Company officials said a suspected “cybersecurity threat actor” had gained access to some of its systems on Feb. 21. Those systems were shut down while it tried to resume operations. The hacker was later identified as ALPHV, also known as BlackCat. Groups like BlackCat steal or encrypt sensitive information and threaten to publish it if a company doesn’t pay them, the U.S. Department of Justice said.

Joe Navarra, a pharmacist and owner of Town Total Compounding Center in Woodbury, said he had to take out a line of credit because he lost so much income after weeks of not being able to process claims.

“I’m a small pharmacy and honestly, every penny here counts,” Navarra said. “I make medication from scratch, so I have very high-tech costs here. … I’m paying interest on that line of credit. … I had to pay overtime to my employees to rebill all the claims when Change Healthcare finally came back online.”

Navarra said Wednesday that for weeks, he had unsuccessfully applied multiple times for no-interest cash advances offered by Change Healthcare. On Thursday morning, he received a loan to cover costs during the first week of the disruption. But he is still far from recouping his losses.

“I promised my patients that paid cash out of pocket that I would refund them the second Change Healthcare went back online,” he said. “I kept my promise.”

On its website, UnitedHealth Group said it has advanced more than $3.3 billion to providers and that it started processing more than $14 billion in claims, which were backlogged due to the cyberbreach.

“UnitedHealth Group continues to make substantial progress in mitigating the impact to consumers and care providers of the unprecedented cyberattack on the U.S. health system and the Change Healthcare claims and payment infrastructure,” the company said on its website.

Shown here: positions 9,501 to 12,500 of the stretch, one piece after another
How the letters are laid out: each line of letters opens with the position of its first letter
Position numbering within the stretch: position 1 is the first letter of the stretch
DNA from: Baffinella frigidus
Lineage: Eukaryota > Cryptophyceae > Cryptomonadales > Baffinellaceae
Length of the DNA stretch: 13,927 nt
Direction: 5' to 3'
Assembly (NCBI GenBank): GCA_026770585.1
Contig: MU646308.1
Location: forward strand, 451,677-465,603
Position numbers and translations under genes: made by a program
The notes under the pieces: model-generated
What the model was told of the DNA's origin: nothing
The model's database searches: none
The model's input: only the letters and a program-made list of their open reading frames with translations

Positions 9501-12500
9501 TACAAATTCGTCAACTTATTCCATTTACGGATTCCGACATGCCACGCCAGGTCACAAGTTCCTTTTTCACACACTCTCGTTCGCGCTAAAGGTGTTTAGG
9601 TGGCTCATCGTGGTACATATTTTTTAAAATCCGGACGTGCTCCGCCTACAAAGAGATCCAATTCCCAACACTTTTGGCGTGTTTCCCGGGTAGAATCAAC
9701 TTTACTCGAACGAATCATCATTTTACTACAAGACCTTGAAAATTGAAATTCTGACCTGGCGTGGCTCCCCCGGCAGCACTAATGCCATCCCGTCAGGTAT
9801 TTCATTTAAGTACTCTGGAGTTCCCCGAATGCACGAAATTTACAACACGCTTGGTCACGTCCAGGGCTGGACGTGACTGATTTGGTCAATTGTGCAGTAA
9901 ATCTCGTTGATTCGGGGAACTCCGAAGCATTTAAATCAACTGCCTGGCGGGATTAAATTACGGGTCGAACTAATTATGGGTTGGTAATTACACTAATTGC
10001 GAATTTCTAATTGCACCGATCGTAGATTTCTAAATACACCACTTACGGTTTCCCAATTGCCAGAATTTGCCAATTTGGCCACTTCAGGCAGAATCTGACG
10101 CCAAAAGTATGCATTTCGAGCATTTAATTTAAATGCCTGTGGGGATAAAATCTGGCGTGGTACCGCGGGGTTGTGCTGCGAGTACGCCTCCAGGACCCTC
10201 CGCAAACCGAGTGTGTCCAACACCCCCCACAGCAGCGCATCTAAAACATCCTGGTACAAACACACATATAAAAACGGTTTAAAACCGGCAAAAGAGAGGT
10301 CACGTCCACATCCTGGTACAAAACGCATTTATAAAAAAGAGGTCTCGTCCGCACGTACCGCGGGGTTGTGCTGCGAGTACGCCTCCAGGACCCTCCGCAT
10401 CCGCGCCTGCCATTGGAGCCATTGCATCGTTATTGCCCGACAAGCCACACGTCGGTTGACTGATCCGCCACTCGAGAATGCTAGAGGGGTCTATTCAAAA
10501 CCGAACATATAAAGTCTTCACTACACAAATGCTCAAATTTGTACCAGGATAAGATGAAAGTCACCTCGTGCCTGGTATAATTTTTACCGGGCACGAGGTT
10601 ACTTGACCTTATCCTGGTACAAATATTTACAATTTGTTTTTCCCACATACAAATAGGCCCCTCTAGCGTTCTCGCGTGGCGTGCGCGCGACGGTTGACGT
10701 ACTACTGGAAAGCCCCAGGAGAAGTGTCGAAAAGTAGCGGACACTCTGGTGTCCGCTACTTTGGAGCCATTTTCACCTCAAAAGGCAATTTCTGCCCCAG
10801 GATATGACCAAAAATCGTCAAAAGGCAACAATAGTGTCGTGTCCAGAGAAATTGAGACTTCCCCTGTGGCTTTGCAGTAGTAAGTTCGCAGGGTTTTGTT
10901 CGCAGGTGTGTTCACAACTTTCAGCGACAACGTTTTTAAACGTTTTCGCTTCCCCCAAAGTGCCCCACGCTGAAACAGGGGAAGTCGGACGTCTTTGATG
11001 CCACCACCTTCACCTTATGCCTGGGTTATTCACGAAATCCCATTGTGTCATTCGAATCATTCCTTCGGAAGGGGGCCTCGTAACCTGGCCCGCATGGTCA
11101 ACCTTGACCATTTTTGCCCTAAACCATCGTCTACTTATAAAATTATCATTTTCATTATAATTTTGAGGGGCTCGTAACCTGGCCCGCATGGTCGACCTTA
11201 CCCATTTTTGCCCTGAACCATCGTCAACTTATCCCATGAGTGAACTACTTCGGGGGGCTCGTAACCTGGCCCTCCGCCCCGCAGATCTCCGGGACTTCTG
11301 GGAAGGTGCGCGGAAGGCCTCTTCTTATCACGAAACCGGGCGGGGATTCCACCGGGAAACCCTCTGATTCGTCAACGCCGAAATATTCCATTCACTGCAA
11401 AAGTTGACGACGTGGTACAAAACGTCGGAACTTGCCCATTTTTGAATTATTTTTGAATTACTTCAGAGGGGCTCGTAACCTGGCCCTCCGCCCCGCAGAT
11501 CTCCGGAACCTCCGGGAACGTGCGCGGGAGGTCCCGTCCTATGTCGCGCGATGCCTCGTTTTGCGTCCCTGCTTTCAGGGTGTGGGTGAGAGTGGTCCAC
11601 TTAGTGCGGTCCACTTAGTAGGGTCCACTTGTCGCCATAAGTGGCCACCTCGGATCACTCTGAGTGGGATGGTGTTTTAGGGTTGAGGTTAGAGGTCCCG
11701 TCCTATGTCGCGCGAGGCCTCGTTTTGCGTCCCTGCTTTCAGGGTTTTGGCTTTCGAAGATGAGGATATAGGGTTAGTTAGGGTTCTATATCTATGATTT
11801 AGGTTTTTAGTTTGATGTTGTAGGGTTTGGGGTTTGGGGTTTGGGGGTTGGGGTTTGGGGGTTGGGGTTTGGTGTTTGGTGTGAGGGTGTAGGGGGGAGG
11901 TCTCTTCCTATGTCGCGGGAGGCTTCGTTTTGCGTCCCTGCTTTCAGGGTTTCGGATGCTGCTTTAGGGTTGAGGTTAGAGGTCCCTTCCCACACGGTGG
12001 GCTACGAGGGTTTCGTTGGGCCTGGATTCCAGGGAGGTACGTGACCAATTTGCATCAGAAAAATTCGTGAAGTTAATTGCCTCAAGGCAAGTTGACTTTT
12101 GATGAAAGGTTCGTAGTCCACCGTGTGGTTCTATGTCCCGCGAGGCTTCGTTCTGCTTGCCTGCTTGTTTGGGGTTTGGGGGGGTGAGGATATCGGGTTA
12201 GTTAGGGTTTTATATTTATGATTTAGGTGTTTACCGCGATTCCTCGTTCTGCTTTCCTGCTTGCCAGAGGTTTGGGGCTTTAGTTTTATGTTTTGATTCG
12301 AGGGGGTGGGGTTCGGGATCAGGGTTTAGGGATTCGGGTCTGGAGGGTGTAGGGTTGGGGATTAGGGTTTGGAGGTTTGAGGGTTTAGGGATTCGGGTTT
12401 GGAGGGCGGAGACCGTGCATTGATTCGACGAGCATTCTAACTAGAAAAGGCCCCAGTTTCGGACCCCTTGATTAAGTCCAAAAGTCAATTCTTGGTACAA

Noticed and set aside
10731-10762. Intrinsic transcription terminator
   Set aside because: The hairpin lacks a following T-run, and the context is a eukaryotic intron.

When the cyberattack problems started, pharmacist Michael Piampiano, who owns Town Drugs in East Northport, said he did not charge some customers full price for medication, assuming he would be able to bill their insurance companies shortly.

“I thought it would be over in a week to 10 days,” he said.

He offered customers the lowest pricing possible, but not everyone was able to afford it. The outage didn’t allow him to process some coupons, raising the cost of prescriptions.

Recovery has been slow, Piampiano said. He said some medications covered by Medicare Part B benefits as well as some coupons and vouchers are still not “up and running.”

Jacobson, who owns the Rockville Centre Pharmacy, said he was able to move from Change Healthcare to another network shortly after learning about the hack.

“The problem we have is some of the coupons and vouchers for prescriptions are only processed through Change Healthcare, and we have been unable to process them,” he said. “And up until this past week, some of our Medicare claims for diabetic supplies weren’t able to be transmitted to our clearing house, but that has resolved itself.”

Coupons and vouchers often can reduce prescription copays in half, from $40 to $20 or even $0, he said.

On Wednesday, the U.S. State Department offered a $10 million reward for information leading to the identification or location of any person who engages in certain cyber activities against U.S. critical infrastructure while under the direction or control of a foreign government.

With AP